First of all, “be devoted to one another in brotherly love” means have the outlook that the community of believers is your family. The word “brotherly” here comes from the Greek word “storge” and means familial love. A beginner step toward a thriving faith is to accept the family perspective of the community of believers.

Think with me of how a parent cherishes his or her child. Or how a big brother stands up for a younger brother or sister. Family relationships are prized and highly valued. We are to bring this mindset into our community of believers.

The second is more of an intermediate/expert level pursuit and it comes from “honor one another above yourself.” Honoring someone means to have high respect for, someone you would esteem greatly— and here is the kicker— that respect and esteem is above yourself.  Here we are being instructed to invest, that is “put something of value” into “one another.”

This is not a natural way of thinking or acting. Our natural tendencies are to think of ourselves and plan how to make things better for ourselves. But the way of Christ is that he invested himself into others with great impact. Therefore, a flourishing faith is developed through seeking and engaging in activities where we show Christ’s love to others.

One of the greatest ways to “invest” into another is to “walk with someone.” This is sort of an informal mentoring relationship where someone takes the initiative to check in with someone from his or her community of faith. For example, offering a listening ear, prayers and maybe even an insight or two.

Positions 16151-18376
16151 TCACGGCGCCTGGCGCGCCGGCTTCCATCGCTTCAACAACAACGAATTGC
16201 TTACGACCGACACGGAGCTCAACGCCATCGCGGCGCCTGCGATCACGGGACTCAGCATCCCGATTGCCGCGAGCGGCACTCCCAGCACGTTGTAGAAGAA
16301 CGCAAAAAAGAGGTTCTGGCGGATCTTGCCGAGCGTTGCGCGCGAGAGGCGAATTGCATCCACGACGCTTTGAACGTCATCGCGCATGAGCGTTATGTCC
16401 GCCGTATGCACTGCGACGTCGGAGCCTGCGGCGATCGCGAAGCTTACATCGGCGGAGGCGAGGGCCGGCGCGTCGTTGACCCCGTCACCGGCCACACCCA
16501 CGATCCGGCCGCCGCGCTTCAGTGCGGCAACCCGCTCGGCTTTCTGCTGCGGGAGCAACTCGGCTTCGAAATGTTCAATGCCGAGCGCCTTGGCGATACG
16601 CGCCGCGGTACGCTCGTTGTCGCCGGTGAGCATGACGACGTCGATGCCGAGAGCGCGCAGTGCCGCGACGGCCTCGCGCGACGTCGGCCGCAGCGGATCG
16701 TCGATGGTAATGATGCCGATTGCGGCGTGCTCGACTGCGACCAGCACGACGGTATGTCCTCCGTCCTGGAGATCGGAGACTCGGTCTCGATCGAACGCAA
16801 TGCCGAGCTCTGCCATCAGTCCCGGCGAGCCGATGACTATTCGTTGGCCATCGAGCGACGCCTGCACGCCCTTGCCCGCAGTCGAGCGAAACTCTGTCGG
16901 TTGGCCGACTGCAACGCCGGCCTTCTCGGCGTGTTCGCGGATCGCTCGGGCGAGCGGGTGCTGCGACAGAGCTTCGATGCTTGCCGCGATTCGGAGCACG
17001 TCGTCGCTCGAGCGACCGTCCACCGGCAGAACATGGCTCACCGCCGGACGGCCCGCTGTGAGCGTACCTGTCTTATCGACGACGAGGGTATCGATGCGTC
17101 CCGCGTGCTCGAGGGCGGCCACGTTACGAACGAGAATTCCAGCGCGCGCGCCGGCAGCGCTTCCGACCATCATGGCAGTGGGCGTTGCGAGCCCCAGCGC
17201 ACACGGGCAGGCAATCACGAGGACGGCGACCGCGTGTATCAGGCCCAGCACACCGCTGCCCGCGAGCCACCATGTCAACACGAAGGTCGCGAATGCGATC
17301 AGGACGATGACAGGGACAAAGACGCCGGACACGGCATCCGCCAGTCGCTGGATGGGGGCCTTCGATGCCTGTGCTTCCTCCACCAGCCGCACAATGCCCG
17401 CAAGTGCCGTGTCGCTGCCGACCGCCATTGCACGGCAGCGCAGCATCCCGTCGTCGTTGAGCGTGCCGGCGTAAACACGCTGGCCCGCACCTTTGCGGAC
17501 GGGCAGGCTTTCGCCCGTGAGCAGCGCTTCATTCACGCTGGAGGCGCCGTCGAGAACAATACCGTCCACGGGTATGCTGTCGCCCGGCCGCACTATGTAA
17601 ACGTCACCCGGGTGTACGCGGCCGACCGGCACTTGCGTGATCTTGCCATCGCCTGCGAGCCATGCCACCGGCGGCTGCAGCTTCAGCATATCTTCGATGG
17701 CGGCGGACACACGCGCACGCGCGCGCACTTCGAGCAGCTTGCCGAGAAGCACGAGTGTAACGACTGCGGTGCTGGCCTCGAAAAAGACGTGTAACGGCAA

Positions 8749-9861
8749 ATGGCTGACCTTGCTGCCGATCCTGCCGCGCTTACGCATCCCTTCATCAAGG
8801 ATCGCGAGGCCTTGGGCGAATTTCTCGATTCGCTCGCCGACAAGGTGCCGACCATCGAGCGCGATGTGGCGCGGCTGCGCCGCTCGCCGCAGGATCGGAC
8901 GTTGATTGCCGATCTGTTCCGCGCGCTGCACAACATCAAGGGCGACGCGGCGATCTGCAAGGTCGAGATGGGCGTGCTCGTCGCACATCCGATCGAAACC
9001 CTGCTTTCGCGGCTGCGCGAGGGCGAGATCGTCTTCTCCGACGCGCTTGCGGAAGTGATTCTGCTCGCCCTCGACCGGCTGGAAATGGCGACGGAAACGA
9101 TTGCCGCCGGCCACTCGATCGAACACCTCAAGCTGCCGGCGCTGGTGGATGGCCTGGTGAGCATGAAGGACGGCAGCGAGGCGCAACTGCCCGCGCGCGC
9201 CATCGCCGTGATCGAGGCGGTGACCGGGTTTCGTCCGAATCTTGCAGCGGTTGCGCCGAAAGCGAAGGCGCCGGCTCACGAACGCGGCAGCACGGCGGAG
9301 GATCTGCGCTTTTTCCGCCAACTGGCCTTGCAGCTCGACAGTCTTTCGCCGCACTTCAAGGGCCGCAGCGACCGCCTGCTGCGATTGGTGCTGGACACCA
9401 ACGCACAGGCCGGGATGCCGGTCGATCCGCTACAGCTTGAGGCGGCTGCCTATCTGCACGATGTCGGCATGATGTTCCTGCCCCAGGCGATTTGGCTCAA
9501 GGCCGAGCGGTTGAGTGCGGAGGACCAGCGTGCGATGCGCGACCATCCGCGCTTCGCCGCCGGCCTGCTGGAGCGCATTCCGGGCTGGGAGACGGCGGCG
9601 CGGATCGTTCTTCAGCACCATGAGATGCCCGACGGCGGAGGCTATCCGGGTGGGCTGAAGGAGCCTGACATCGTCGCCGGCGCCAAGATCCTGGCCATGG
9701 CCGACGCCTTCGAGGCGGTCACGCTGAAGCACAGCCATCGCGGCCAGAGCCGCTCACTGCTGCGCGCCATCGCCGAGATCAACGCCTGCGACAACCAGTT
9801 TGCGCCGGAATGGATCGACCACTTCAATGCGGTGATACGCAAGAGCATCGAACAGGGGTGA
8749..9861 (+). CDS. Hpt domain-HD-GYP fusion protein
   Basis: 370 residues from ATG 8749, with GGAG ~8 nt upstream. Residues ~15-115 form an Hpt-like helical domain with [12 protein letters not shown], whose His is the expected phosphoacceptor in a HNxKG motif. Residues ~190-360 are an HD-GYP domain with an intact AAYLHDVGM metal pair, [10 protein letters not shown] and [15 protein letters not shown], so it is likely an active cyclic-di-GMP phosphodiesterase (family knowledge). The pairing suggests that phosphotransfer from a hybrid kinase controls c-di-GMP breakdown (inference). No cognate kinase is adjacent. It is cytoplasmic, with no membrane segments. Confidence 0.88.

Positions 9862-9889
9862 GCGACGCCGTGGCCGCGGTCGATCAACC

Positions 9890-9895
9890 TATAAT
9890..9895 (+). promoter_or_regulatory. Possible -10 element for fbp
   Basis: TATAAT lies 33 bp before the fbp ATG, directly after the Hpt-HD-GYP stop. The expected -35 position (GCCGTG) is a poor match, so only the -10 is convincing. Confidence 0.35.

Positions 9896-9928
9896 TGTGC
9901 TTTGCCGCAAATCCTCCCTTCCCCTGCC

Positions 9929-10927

It is exciting to go to the garden and begin the harvest. I want to encourage you to take a step of faith this week to help your faith thrive.

Fear less, trust more

Wednesday, July 27, 2011

“Alpengeist” is its name. German for “ghost of the mountain” or “snowy Bigfoot.” A few summers ago, my family and I were on a vacation to history-rich Colonial Williamsburg. My wife and I thought that a trip to Busch Gardens would bring the learning and fun ratio into balance for the kids. What I found out was that the cryptic “snowy Bigfoot” was going to unveil a lesson for me.

When I was younger, I learned immediately that spin rides were not for me. The “spider” ate me up one time and the “tilt-a-whirl” made me woozy. But roller coasters ruled. I loved the thrill and excitement of screaming over a hill and barely staying in the seat.

Over the last few years though, something has felt different when I saddle up for a roller coaster ride. On this occasion, as my three kids and I walked up the line to Alpengeist, an unpleasant emotion began to emerge. I did not draw attention to it, and with a stiff upper lip, I told my anxious kids, “This is going to be fun!” The gate-like entrance opened. It was time to load up. Dread. After getting on the coaster, the steel cushioned harness crashed down (it was an upside down roller coaster), THUNK, as it locked us into place. Vacating was no longer an option. The beast began to move, CLICK, CLICK, CLICK. The only thing on my mind was “Why am I so afraid?”